The universe is a symphony

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When Michio Kaku talks, people should listen. Not because when, as a high school student, he built a particle accelerator in his family’s garage. Or because Edward Teller, father of the hydrogen bomb, tried to recruit him (unsuccessfully) into a Star Wars weapons development program.

Listening to him yesterday being interview by NPR’s Terry Gross (transcript), I was stuck by Kaku’s beautiful description of his String Field Theory, which attempts to describe in one tiny mathematical formula the nature of the universe – or, in Einstein’s words “The Mind of God”:

Well, very simply, that all the sub-atomic particles – neutrons, protons, quarks – are nothing but musical notes on a tiny rubber band, that when you twang the rubber band, it changes from one frequency to another. So it changes from an electron to a neutrino. And you twang it enough, it can turn into all the subatomic particles we see in the world.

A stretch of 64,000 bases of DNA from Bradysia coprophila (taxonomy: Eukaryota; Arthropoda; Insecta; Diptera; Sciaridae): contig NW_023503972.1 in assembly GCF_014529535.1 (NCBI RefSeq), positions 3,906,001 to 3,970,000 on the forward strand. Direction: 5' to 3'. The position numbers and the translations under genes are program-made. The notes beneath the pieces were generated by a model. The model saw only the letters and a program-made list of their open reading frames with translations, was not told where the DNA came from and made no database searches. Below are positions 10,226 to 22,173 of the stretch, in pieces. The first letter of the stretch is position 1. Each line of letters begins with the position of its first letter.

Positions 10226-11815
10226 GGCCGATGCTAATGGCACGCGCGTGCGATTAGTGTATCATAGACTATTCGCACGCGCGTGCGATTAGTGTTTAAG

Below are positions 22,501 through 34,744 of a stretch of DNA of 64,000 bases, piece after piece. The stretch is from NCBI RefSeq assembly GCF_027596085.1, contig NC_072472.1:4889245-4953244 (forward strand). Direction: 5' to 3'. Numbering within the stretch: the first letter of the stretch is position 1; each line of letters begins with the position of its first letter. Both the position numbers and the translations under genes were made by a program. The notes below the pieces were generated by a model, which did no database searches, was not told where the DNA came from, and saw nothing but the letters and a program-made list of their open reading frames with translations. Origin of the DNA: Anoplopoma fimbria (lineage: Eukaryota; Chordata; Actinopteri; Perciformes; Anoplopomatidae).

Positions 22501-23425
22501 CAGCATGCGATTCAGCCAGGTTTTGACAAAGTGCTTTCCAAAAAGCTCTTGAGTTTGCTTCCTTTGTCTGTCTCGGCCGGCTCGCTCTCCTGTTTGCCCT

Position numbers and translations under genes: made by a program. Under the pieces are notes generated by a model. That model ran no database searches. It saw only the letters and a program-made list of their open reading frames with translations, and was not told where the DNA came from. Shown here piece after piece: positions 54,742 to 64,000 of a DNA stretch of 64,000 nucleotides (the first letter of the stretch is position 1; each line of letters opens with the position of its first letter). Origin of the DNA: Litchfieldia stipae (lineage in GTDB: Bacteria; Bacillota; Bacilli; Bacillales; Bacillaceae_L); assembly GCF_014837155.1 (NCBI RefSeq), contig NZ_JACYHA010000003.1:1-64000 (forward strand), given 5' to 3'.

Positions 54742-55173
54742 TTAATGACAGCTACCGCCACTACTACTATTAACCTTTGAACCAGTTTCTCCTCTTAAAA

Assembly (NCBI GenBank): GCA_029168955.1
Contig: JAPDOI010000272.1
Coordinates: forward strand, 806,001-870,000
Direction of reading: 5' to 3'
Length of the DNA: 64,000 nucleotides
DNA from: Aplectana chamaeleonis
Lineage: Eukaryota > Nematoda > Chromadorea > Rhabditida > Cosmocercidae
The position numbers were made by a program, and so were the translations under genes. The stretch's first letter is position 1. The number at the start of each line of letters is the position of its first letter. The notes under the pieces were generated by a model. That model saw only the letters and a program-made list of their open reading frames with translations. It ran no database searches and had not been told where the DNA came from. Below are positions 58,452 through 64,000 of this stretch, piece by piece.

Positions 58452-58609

So all the subatomic particles that make up our body are nothing but different notes on many, many, many tiny little violin strings, little rubber bands, and that physics is nothing but the laws of harmony of these vibrating strings. Chemistry is nothing but the melodies you can play on these vibrating strings. The universe is a symphony of strings, and the mind of God that Einstein wrote eloquently about the last 30 years of his life, is cosmic music resonating through 11-dimensional hyperspace.